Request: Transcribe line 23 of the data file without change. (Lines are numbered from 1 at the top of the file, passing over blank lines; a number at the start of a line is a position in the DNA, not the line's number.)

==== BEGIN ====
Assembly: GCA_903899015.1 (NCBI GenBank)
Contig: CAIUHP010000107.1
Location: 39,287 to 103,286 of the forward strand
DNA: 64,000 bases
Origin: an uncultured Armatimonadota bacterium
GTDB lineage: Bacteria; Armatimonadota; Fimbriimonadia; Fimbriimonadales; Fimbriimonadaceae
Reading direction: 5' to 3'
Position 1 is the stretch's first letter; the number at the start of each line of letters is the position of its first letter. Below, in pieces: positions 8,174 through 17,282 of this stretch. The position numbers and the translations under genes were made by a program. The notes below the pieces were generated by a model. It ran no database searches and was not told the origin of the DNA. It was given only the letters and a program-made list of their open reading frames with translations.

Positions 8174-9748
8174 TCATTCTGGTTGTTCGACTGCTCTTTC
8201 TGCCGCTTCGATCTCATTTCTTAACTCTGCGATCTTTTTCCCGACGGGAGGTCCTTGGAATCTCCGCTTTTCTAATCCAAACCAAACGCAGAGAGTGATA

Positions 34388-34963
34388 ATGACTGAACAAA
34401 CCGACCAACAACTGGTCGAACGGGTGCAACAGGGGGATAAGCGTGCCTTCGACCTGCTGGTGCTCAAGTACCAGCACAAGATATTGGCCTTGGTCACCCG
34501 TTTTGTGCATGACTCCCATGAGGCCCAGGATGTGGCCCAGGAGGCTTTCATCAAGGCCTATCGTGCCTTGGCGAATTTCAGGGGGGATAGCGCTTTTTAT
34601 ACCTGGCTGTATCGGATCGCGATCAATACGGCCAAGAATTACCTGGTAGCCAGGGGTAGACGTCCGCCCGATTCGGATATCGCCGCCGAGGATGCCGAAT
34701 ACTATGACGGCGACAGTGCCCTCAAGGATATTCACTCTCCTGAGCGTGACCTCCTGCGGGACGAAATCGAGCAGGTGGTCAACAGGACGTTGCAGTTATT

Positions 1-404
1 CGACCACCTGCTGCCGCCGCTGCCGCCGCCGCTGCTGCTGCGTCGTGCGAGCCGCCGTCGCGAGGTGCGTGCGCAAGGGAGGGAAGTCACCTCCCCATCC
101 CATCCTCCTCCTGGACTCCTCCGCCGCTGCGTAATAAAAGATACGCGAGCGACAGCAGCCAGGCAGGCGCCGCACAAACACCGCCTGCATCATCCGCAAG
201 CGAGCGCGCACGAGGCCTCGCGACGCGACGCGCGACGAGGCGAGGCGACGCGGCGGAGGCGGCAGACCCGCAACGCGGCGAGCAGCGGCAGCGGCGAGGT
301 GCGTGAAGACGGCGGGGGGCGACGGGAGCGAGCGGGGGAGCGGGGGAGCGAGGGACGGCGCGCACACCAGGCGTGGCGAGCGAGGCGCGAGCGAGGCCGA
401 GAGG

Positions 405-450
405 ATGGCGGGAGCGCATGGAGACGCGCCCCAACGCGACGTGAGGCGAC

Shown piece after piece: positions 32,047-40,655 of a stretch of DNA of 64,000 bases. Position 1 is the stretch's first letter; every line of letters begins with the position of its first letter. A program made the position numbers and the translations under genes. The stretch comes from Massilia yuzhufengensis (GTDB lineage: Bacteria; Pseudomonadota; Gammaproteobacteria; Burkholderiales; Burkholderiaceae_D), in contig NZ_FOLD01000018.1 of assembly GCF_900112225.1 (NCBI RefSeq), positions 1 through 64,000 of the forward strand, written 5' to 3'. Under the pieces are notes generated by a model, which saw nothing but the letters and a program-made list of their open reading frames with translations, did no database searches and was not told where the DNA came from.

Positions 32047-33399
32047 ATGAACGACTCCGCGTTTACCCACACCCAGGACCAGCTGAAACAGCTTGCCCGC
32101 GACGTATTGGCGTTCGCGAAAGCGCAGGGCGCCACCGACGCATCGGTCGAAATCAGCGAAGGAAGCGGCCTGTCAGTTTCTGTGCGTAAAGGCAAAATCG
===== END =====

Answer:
401 GAGG